Selected Letters of Robert Penn Warren
The Apprentice Years 1924-1934
“I don’t know of any trove of Warren letters of this period that Clark has not made himself master of. And I’m impressed by the detail of his commentary. I can only imagine the kind of legwork he had to do.”—John Burt, editor of The Collected Poems of Robert Penn Warren
In America’s twentieth century, there is no man of letters more versatile, distinguished, and influential than the poet, novelist, edi-tor, critic, social commentator, and teacher Robert Penn Warren (1905–1989). The most intimate of Warren’s “letters,” his personal correspondence, now join his published canon under William Bedford Clark’s expert supervision. Volume 1, The Apprentice Years, forms a kind of epistolary coming-of-age novel, taking Warren from the awkwardness of emerging genius during his Fugitive student years at Vanderbilt to the brink of producing great work in a newly appointed post at Louisiana State University.
Warren’s letters, all but one previously unpublished, fascinate in their revelations, such as the author’s surprisingly tangled relationship with his parents, his delicate health, and the gossip about major literary figures, including Allen Tate, John Crowe Ransom, Donald Davidson, and Laura Riding. But beyond rich biographical detail, they offer a veritable self-portrait of the fledgling artist: “When a person writes a letter it is nearly as much one to himself as to the person who takes it from the postbox.” The precocious, self-conscious, yet sensitive young Warren transforms into the sardonic, irreverent aesthete/wit “Red” and finally acquires a voice distinctively “Warrenesque,” confident and sophisticated. Thus the imaginative as well as literal aspects of these years in Warren’s life are conveyed, his writing persona and historical person always an intriguing comparison.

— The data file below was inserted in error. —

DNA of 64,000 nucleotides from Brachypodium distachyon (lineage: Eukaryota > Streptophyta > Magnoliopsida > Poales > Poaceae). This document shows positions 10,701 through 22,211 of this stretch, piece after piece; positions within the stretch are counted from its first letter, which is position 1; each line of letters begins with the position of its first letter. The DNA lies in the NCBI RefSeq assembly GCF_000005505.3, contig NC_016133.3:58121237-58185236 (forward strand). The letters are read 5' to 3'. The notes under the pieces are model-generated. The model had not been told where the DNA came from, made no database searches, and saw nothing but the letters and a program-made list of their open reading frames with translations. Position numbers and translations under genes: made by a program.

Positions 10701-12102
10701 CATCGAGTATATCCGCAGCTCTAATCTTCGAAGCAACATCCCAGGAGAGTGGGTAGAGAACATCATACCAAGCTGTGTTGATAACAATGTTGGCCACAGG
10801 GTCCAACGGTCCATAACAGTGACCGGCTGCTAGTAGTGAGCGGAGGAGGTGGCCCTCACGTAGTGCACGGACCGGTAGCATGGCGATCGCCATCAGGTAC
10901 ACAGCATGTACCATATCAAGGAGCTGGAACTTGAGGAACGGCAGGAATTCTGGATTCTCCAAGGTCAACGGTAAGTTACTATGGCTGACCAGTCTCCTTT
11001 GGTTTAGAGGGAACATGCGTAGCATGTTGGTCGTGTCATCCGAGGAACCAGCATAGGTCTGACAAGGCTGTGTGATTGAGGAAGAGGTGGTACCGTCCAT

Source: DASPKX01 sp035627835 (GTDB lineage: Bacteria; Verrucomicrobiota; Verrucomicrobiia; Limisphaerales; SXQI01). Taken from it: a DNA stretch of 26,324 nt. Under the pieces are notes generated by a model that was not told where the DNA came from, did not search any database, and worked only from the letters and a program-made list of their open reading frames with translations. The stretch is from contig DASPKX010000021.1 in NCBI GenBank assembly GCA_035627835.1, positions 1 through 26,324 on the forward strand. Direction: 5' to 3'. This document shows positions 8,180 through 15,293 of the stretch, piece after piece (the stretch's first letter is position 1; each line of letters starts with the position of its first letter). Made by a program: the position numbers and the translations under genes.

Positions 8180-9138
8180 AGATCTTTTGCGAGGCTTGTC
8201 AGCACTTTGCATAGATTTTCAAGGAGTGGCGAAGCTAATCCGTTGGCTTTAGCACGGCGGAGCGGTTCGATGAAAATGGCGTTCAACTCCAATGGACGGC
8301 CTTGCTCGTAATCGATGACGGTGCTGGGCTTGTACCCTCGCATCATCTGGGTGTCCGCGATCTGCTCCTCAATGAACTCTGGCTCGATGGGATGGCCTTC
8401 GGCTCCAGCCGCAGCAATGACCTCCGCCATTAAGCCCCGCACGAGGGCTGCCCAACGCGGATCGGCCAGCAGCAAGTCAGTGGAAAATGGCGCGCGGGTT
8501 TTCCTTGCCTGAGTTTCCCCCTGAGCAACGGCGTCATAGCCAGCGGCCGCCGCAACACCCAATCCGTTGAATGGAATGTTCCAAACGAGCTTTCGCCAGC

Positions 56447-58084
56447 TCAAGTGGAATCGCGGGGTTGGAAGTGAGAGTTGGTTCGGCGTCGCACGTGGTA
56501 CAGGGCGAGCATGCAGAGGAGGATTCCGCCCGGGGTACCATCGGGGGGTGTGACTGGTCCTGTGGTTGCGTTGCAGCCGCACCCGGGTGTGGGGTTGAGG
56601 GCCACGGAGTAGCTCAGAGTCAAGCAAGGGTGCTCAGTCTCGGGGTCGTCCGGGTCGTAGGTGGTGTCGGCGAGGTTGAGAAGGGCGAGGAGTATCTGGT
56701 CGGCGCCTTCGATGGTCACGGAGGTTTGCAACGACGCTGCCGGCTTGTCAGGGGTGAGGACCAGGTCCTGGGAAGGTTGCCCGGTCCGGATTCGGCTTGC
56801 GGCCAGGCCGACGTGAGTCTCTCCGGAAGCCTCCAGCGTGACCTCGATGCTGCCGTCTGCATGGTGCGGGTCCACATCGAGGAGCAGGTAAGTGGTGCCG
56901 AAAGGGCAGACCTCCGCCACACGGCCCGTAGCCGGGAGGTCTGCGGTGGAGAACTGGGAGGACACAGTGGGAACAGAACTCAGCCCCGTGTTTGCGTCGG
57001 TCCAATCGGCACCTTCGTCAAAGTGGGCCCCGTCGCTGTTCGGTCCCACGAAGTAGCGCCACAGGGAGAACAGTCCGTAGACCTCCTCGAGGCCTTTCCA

Highly accessible, unfailingly interesting, and scrupulously annotated, The Apprentice Years will satisfy scholar and lay reader alike, providing a unique window on what it means to “profess” the writer’s calling in an era of rapid change. When complete, the selected letters of Robert Penn Warren will prove an indispensable addition to the author’s literary oeuvre.
Robert Penn Warren (1905-1989) was born in Guthrie, Kentucky, and attended Vanderbilt University, where he became a member of the Fugitive movement. An acclaimed novelist, poet, critic, and teacher, the author of dozens of books, he was a man of letters in the truest sense. He was the only writer ever to receive Pulitzer Prizes in both fiction and poetry.
William Bedford Clark is a professor of English at Texas A&M University, the author of The American Vision of Robert Penn Warren, and the editor of volumes one and two of the Selected Letters of Robert Penn Warren. He is also the general editor of volumes three through five.
James A. Perkins, professor emeritus of English and public relations at Westminster College in New Wilmington, Pennsylvania, is the editor of The Cass Mastern Material: The Core of Robert Penn Warren’s “All the King’s Men.” Together, Hendricks and Perkins have edited For the Record: A Robert Drake Reader; David Madden: A Writer for All Genres; and with William Bedford Clark, volumes three through five of the Selected Letters of Robert Penn Warren.
Randy Hendricks is a professor of English and dean of the College of Arts and Humanities at the University of West Georgia. He is the author of Lonelier than God: Robert Penn Warren and the Southern Exile and a collection of short stories, The Twelfth Year and Other Times.
Found an Error? Tell us about it.